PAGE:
Friday, January 22, 2010

Unorganised Agropolis

My youngest's teacher was on strike yesterday. I'm amazed that we've got as far as January actually without trouble. I can't remember what they were striking about, but it was probably the usual.

What it meant was that I sent my son to school anyway in the morning, to fester in the obligatory set-up of adult presence at the school (no teaching was involved) and took the afternoon off so he could run about in the sun.

I also had his friend, C, as requested. After a mega lunch of ham and parsley sauce, they went to kick a ball around in the stadium and wear themselves out nicely. As the collège teachers were on strike too, there were other boys around doing exactly the same thing.

Then I went into yummy mummy mode and decided that as they were supposed to be at school, they should do something with a passing nod at education. So I took them to the Agropolis Museum to see the spice exhibition which opened that day. We went with some friends and turned up quite a merry band - 6 kids aged 4-12, 2 adults.

The place was empty when we got there just after 3.30pm and we were their first customers. No need to book then... We had to pay, natch (10Eur for 2 kids and me), and I asked for the kiddy activity booklet. Pas de chance, it wasn't ready or they hadn't received it and the inauguration was next week and they'd have it for then. I was not impressed. Imagine the Science Museum opening a special exhibition and not having everything ready for Day 1 with 800 people queueing outside to get in.

As it was, the kids had no structure to the visit. I had never been there before so had no idea what to expect. We started off in the African food section where they wandered around not reading the panels of information, not finding anything to climb on, touch, play with, and rapidly lost interest. They perked up a bit at a video which showed some Pygmys of Northern Congo cook some larvae, extract wild honey from up a tree and dig for tubers, then found the larvae in a jar in glass case and made suitably revolted noises.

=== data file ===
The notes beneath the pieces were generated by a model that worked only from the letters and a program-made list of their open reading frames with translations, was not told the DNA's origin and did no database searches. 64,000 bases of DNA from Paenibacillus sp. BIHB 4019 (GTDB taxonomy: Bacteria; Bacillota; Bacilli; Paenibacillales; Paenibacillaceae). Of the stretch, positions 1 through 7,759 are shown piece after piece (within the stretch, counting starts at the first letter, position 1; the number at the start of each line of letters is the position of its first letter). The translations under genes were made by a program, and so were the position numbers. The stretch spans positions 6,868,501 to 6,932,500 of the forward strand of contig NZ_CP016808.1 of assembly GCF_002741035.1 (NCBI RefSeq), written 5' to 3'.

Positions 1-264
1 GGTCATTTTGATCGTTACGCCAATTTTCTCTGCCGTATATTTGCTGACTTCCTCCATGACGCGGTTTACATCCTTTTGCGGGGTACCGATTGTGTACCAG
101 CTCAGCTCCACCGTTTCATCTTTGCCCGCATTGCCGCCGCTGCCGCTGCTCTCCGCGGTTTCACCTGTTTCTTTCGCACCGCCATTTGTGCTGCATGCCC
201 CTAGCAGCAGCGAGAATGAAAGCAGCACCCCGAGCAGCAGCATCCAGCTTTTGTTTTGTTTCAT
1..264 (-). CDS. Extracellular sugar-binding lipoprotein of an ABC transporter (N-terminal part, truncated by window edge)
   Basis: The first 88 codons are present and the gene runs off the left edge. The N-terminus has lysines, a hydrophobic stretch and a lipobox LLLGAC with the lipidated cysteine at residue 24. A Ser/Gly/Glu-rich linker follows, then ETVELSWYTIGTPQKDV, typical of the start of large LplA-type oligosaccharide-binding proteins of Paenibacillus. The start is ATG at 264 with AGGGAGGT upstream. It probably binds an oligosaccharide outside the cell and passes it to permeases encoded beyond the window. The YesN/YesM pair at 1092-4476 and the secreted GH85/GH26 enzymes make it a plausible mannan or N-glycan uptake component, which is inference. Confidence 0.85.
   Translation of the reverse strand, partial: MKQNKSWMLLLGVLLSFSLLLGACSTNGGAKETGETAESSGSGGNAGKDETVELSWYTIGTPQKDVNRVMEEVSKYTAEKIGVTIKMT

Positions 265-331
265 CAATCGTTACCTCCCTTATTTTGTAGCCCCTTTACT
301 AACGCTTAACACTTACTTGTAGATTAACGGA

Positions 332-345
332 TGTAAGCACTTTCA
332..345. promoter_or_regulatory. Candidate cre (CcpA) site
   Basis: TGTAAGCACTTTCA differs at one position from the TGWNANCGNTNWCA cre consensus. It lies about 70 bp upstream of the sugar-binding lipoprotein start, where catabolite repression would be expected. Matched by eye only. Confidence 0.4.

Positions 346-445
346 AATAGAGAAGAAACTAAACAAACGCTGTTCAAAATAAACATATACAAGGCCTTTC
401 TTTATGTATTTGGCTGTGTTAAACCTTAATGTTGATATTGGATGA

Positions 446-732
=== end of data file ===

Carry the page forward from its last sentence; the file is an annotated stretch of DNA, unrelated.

Replete with African info, they went to the Mediterranean section, as yet unfinished. They banged some bags containing herbs to guess what the smell was - the fun was in the banging, not the smelling - and wandered around looking vaguely at the rest. When my friend and I tried to engage them in some information, their attention span lasted a massive 10 seconds before they wandered off.

I felt frustrated that what could have been quite interesting with the proper support - a structured booklet to fill in - turned into a bit of a waste of time. I did learn, however, that the ancient Egyptians gave workers a clove of garlic a day to keep them healthy enough for their building projects.

Conclusion - disappointing but with some potential. Maybe that sort of place is best left to school visits when they pull out all the educational stops.


  1. I see from the lien that there was supposed to be a book of relevant recipes... for the larvae, peut-etre?

  2. You're right, expat, but I didn't see that either.

    In fact I rather got the impression that we were making the place untidy. It was all nice and quiet until we got there.


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